Workcamp came into her home too. We sent five teenagers and one adult, and in four and a half days they rebuilt her back stairs, installed a new handrail, repainted her bedroom, replaced some of her floorboards, added some tin flashing around her roof, and added new deadbolt locks to her front and back doors.

More important than the construction and home repair, Crew 10 made an old lady feel loved, made her feel safe in her own home again. When they said goodbye at the end of the week, she wept for love of them and in gratitude for the blessing that these teenagers had been to her.

After 57.5 sermons in this pulpit, this sanctuary feels like home to me. But as we see time and time again in scripture, home is not a hiding place. It’s a safe place that equips us to face the challenges of following Christ into the world. Our church family is a safe place where we experience God and also lovingly challenge one another to grow, to engage with one another rather than withdraw.

One Safe Place. Not “the only safe place,” but one of many. A safe enough place that we experience love even in the midst of chaos and suffering. It is not boatbuilding or sailing skill that kept the disciples safe in the midst of the storm. Christ was with them in the storm, and that’s what made their boat a safe place.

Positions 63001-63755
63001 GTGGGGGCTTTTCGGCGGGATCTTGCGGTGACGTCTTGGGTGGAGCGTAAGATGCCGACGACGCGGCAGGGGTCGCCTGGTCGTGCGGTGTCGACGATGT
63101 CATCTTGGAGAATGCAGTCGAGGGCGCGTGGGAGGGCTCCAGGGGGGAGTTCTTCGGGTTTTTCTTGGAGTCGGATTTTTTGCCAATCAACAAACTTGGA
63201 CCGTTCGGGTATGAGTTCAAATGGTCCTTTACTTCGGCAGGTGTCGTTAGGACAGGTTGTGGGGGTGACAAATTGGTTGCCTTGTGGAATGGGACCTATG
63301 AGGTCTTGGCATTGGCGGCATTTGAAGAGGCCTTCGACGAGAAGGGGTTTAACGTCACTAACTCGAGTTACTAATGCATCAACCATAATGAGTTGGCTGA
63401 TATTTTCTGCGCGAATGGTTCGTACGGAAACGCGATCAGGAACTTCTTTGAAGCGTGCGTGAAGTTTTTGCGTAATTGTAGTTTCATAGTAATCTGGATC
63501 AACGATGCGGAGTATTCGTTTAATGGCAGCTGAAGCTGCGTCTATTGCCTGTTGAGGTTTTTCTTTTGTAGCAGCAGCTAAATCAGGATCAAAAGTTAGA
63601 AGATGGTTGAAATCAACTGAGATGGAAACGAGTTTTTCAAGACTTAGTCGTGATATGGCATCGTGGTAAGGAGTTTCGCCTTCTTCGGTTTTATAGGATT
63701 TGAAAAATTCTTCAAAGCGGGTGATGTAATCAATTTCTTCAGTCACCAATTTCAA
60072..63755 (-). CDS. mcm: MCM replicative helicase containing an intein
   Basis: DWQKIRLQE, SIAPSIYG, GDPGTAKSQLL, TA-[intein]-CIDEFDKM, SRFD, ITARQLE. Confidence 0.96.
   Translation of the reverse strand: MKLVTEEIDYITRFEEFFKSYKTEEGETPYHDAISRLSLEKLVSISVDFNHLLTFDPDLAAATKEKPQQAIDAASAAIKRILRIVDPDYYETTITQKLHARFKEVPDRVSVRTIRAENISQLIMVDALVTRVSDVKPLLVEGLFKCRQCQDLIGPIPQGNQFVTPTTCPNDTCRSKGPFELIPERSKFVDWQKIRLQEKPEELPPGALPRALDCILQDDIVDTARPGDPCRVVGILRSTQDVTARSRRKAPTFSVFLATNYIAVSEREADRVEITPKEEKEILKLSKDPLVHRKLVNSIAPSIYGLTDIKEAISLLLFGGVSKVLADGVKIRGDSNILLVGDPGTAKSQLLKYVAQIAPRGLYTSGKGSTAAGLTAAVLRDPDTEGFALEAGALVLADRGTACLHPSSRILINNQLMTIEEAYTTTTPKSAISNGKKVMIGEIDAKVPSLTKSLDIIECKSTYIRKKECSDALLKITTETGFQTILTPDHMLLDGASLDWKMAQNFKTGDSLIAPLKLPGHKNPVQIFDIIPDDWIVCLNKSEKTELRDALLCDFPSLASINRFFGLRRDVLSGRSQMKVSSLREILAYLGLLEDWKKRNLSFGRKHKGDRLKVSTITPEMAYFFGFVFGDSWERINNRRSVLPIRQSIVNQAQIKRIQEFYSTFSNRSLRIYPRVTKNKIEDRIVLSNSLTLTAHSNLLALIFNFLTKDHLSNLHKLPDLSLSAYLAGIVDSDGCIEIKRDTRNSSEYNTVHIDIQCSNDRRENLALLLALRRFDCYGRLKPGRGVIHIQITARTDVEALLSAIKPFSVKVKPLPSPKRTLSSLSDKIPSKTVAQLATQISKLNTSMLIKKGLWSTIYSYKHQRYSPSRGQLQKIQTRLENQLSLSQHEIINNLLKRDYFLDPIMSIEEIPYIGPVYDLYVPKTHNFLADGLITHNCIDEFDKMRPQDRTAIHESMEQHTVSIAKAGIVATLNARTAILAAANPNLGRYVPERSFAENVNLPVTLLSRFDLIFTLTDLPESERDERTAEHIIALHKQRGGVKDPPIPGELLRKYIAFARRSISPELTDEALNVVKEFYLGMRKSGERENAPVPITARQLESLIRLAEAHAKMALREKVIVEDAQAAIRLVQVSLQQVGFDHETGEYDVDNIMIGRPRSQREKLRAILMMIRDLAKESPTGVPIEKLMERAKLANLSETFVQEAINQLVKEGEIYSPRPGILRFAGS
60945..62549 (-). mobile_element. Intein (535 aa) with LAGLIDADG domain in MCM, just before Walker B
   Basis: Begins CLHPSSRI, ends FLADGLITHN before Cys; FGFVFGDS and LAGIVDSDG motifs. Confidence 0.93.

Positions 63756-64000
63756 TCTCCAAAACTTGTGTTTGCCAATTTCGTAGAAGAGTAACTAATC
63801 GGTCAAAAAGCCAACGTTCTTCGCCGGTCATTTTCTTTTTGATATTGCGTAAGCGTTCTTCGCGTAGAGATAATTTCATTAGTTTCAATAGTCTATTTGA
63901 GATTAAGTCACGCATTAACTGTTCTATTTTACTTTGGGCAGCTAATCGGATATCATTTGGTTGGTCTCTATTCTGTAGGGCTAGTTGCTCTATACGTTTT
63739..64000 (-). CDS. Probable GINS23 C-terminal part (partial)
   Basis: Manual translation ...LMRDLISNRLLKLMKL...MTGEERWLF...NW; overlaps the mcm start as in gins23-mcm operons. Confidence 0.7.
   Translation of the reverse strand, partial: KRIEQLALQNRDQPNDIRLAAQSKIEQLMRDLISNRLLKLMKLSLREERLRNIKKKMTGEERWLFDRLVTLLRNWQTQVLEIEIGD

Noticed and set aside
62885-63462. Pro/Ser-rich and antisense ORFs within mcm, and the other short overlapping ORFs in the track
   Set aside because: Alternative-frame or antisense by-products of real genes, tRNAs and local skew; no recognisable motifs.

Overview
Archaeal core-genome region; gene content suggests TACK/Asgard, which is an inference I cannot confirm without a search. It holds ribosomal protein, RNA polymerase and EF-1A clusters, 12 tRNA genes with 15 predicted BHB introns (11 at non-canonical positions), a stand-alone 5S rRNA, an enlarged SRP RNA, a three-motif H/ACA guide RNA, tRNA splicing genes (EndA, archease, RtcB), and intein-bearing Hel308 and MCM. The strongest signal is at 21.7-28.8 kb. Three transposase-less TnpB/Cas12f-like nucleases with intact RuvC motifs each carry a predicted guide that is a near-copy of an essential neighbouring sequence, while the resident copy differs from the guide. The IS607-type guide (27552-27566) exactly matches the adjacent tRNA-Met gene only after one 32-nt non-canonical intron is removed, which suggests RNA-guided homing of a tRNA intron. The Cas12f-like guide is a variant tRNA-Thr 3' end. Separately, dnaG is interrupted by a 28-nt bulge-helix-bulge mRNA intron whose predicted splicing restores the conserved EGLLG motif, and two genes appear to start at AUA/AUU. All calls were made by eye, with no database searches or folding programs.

It’s not the technology at the airport or the locks on our doors or any weapons that keep us safe. It’s the love we feel around us. We are safe in the arms of the Most High God. We feel God’s protective embrace in the arms of our brothers and sisters in Christ. “You who live in the shelter of the Most High, who abide in the shadow of the Almighty, will say to the Lord, ‘My refuge and my fortress; my God, in whom I trust.’ For he will deliver you from the snare of the fowler and from the deadly pestilence; he will cover you with his pinions, and under his wings you will find refuge; his faithfulness is a shield and buckler.”

Tri-Cities Workcamp is a place where we have a lot of practice making people feel safe enough to be vulnerable, a place where Workcampers are safe enough to accept challenge and grow in faith and wisdom.